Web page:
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Dear friends,

It gives me great pleasure to present this new World ORT project: The Hope and the Illusion.

The project consists of the photo album, the enclosed CD-ROM and the project website, which can be found at www.ozet.ort.spb.ru. It tells the little-known but historically important story of the Soviet government policy to create Jewish autonomous regions in Ukraine, the Crimea and Birobidzhan ó and the resulting reorganisation of Soviet Jewish life ó during the period between the two world wars.

For ORT, the project has been a labour of love involving several years of research conducted in the World ORT archives in London and in archives and museums in St. Petersburg, Russia, the place of ORTís birth 126 years ago. World ORT has a long and proud history in Tsarist and Soviet Russia, much of which is only now being fully understood. From its humble beginnings in 1880, ORT has become one of the largest Jewish educational organisations in the world, having operated in more than 100 countries worldwide and currently educating over 270,000 students annually.

The period 1921Ė1938 is a remarkable piece of history, not just for ORT but also for the countries of the former Soviet Union and for the Jewish people itself. The resettlement of Jews into the state-sponsored Jewish autonomous regions was met with enthusiasm by both Soviet Jews and large segments of the world Jewish community, including World ORT. Despite serious misgivings about cooperating with the Soviet authorities, ORT took on a vital role in the project, viewing it as a way to empower Jews and help them attain social equality and economic self-sufficiency.

Many of the research materials used in The Hope and the Illusion project have never previously been published, and in many cases this is the first time that these documents have been used in historical research. By making these materials available to the general public, we hope to share with you the great hopes and expectations, as well as the deep disappointments, experienced by thousands of Soviet Jews between the two world wars. The Hope and the Illusion project is a deeply moving testimony to Jewish life during this period ó and its tragic aftermath.

I am also delighted that ORT is publishing this collection of photographs, previously made famous by some of the greatest Soviet photographers of the time. These photographs give us a real taste of the mood and spirit that prevailed at the time, and provide a better understanding of what motivated and inspired thousands of Jews, including Jews from the West, to pack up their belongings and move all the way to the Ukrainian steppes and the Soviet Far East. As with the historical documents, this is the first time that many of these photographs are being made available to the general public.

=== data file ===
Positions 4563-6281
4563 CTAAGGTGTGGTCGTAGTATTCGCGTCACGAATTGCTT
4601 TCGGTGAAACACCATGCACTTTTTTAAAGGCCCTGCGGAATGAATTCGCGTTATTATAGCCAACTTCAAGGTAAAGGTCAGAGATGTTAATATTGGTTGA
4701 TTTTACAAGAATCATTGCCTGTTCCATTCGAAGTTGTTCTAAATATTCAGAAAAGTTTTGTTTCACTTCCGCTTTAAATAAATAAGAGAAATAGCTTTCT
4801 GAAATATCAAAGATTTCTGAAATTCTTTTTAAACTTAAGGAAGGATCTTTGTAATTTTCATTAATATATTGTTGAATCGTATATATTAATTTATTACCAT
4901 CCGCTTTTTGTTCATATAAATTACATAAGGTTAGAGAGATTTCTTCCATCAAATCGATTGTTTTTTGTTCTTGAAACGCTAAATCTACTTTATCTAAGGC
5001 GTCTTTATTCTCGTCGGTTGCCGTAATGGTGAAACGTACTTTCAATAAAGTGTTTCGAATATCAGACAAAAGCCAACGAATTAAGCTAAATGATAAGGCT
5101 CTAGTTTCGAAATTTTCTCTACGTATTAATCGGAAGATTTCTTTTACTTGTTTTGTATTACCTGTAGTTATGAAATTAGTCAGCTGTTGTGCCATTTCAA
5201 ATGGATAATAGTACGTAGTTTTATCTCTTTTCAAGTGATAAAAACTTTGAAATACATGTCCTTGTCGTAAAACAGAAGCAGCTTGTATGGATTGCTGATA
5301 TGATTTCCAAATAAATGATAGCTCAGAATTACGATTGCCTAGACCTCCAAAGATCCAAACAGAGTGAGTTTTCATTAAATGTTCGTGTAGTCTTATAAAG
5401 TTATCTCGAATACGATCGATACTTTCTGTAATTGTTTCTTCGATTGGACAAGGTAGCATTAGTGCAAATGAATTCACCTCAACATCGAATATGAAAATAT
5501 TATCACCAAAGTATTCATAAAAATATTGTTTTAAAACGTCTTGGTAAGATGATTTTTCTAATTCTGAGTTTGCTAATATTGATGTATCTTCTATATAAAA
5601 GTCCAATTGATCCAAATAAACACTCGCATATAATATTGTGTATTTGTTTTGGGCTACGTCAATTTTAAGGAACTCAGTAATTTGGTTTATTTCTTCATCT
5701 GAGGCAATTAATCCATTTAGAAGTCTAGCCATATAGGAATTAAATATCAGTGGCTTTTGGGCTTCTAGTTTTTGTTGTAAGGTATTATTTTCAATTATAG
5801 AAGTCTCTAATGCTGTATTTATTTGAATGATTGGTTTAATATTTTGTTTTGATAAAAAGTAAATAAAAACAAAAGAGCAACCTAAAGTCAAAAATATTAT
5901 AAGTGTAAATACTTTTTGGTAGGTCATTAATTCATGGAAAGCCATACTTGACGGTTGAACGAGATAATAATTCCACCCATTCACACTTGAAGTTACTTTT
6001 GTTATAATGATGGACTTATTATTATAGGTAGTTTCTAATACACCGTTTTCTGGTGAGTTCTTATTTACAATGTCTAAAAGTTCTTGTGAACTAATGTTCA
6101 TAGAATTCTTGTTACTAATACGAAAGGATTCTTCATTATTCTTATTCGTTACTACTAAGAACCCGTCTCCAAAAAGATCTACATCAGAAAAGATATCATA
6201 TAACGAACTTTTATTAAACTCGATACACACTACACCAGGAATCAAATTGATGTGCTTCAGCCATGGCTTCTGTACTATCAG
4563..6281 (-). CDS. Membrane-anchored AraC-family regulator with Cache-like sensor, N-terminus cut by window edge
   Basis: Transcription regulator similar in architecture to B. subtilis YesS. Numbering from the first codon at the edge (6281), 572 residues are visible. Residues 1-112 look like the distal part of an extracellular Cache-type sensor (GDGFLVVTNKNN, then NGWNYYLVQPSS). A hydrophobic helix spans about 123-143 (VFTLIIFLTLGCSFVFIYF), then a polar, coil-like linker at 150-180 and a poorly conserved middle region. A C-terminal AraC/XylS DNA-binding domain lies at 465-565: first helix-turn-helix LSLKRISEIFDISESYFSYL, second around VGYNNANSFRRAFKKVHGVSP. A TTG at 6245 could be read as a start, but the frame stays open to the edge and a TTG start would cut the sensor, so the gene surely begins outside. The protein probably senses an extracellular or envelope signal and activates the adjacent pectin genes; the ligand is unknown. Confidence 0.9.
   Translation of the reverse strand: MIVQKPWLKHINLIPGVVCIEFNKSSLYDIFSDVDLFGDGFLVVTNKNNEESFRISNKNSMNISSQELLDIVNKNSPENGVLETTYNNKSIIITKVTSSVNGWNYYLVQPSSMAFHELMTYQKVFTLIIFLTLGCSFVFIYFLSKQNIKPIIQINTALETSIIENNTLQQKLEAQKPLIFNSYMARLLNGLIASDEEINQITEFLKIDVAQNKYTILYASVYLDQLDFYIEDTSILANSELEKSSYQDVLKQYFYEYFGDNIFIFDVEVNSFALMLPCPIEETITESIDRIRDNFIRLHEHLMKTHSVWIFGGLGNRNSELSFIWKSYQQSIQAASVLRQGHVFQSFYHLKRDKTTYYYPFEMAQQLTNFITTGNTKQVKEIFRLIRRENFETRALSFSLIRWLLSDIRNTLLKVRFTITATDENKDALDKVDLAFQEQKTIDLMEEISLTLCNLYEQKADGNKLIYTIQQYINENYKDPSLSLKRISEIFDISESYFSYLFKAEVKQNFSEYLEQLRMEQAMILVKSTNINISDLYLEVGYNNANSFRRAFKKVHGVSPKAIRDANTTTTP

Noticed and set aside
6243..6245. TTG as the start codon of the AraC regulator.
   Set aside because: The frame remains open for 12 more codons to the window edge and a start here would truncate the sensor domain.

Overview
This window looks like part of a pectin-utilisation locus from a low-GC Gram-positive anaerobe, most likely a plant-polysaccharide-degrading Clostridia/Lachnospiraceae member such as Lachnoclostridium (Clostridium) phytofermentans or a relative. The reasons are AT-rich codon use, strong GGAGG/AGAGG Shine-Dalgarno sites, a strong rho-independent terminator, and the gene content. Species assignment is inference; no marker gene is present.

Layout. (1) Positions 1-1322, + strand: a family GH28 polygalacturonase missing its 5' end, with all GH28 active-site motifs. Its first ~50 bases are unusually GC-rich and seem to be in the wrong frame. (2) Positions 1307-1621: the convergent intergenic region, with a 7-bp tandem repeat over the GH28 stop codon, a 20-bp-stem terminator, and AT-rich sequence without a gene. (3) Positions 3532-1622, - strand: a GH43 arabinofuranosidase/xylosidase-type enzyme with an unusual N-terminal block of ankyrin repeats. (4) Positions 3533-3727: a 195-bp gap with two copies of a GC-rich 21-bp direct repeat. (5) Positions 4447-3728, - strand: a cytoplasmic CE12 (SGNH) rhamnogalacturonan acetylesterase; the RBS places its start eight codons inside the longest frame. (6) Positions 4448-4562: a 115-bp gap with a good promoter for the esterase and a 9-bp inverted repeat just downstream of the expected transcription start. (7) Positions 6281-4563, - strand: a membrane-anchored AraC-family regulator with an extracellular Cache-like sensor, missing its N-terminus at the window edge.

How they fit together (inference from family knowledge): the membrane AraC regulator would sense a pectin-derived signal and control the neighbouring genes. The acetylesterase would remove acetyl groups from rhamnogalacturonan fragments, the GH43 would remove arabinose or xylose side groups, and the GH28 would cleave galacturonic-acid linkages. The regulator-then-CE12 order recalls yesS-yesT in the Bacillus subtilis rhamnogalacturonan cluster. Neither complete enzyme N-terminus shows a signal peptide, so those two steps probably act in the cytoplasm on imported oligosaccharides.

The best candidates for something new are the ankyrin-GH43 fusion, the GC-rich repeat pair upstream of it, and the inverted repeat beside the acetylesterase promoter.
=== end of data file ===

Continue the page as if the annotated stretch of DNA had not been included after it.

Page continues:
The period between the Russian Revolution and World War II is a complicated period in the history of Soviet Jewry. Similarly, the story of ORTís work in the former Soviet Union helping those in great need during this turbulent time is one of the least known chapters in ORTís long history. It is a remarkable story, but also a tragic one since ORTís work there was forced to end in 1938 when the Soviet authorities terminated ORTís operations throughout the Soviet Union and victimized the ORT representatives.

ORT was subsequently instrumental in the building of the State of Israel, founding its own network of schools that provide the state-of-the-art science and technology training so vital to the progress of a young country. At the same time, ORT worked to aid the Jewish Diaspora, running innovative education and vocational training programmes throughout post-war Europe and in North America, Latin America and other regions.

In 1991 ORT returned to the former Soviet Union, the place of its birth, after an enforced absence of over half a century. Jewish life in Russia, Ukraine and the other countries of the former Soviet Union is currently undergoing a renaissance ó Jewish communities almost obliterated during the Holocaust and then repressed under Soviet rule are now thriving once again. World ORT is proud to be at the forefront of this revitalisation by providing Jewish education to more than 27,000 students each year in 58 schools and educational institutions throughout Russia, Ukraine, Belarus, Moldova, Latvia, Lithuania, and Kyrgyzstan. By playing a vital role in the regeneration of these Jewish communities we are, quite literally, turning illusion back into hope.

Robert Singer, Director General, World ORT




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